But how does this affect small studios and organisations like us? Well, let’s face it, we are embarrassingly white as an organisation. We get very few applications from Black, Asian and Ethnic Minority people. We have decided to look deeper at why that is and focus on education and aspiration into the creative industries. In October 2019 Steve, Giggle’s creative director and founder, began mentoring a local young Black, Asian and Ethnic Minority individual who was interested in getting into the film industry. The programme was run by independent newspaper Bristol 24/7 and educational platform, Boomsatsuma. The 4 participants in the programme had 6 months to learn, plan and produce a short film about Bristol with the help and support of their mentor. This was a great chance for Steve to pass on some of the extensive knowledge that he has acquired over the last 20 years in the creative industries. The finished films were then premiered to a room of industry experts and influential people from Channel 4, BBC and other media organisations. In December 2019 we partnered up with Cephas Williams and his amazing campaign, ‘56 Black Men’. Cephas needed some help with graphics for his first large scale event and we were happy to support by sponsoring this element of the show. We have recently joined Creative Access an organisation that helps under-represented communities into the creative industries. We are constantly working to find new ways that we can encourage people into the creative industry which historically lacks diversity. This could be the stepping stone that helps to get more Black, Asian and Ethnic minority individuals into the creative industry.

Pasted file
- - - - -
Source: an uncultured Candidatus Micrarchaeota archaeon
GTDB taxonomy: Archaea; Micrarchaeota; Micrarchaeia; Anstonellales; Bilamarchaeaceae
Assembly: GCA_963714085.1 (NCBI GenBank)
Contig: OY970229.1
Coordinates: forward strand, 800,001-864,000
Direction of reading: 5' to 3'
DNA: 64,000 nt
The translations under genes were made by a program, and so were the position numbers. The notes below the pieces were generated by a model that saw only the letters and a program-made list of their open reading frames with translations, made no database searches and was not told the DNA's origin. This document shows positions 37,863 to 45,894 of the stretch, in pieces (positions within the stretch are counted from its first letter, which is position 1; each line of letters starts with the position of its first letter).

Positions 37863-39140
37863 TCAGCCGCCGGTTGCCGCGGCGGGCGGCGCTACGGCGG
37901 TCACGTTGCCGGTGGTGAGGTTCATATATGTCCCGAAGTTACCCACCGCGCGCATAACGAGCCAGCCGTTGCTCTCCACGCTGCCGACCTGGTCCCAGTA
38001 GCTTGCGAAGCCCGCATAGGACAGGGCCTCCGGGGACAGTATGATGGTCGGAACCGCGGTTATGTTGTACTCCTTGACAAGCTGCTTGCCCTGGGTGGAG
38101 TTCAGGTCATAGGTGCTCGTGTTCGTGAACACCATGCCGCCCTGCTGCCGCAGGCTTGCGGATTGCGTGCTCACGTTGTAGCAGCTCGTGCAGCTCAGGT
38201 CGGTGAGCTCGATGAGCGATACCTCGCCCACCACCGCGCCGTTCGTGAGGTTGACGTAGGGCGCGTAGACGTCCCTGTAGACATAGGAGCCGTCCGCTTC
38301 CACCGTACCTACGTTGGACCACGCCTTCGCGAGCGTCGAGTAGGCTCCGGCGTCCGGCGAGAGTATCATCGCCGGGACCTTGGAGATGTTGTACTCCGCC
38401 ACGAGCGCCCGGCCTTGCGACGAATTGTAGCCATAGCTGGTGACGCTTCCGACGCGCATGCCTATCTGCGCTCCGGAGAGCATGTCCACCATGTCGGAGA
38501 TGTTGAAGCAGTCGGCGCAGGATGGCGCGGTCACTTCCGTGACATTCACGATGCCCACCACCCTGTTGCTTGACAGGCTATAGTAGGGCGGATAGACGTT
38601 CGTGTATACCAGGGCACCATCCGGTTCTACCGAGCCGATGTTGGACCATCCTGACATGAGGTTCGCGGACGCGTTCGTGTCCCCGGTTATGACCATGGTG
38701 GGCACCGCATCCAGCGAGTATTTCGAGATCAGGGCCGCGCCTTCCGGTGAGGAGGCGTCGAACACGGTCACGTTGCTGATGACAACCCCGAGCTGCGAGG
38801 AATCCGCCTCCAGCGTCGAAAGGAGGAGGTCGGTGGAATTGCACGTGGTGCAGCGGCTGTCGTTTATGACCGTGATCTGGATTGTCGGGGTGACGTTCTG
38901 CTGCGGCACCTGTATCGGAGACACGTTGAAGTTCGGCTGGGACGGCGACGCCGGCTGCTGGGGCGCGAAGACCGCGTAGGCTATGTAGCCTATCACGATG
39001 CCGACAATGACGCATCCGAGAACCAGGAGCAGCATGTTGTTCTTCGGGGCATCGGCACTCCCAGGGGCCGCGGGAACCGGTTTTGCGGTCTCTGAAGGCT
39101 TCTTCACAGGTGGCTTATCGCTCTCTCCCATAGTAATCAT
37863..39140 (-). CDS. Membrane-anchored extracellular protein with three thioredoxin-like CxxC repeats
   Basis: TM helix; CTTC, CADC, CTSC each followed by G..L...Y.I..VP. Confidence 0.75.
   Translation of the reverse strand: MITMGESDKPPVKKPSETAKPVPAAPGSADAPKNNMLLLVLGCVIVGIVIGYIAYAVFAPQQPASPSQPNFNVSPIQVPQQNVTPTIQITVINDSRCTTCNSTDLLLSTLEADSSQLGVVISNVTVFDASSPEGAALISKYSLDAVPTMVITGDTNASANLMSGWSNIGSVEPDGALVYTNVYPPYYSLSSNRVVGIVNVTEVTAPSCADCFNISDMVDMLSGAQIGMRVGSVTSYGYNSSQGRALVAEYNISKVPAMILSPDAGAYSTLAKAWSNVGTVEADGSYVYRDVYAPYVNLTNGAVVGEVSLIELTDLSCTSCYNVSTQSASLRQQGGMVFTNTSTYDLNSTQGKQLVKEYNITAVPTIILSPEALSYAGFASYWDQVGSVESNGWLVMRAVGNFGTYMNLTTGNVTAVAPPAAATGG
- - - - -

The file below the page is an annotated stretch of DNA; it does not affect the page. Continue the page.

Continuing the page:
As an organisation, we will endeavour to become more diverse and create more roles for Black, Asian and Ethnic Minority individuals within our company or provide help to get into other companies and organisations. And if other creative companies also do this then it may be possible to meet Film Diversity Action Groups proposal. If you would like to contact us about this, please email email@example.com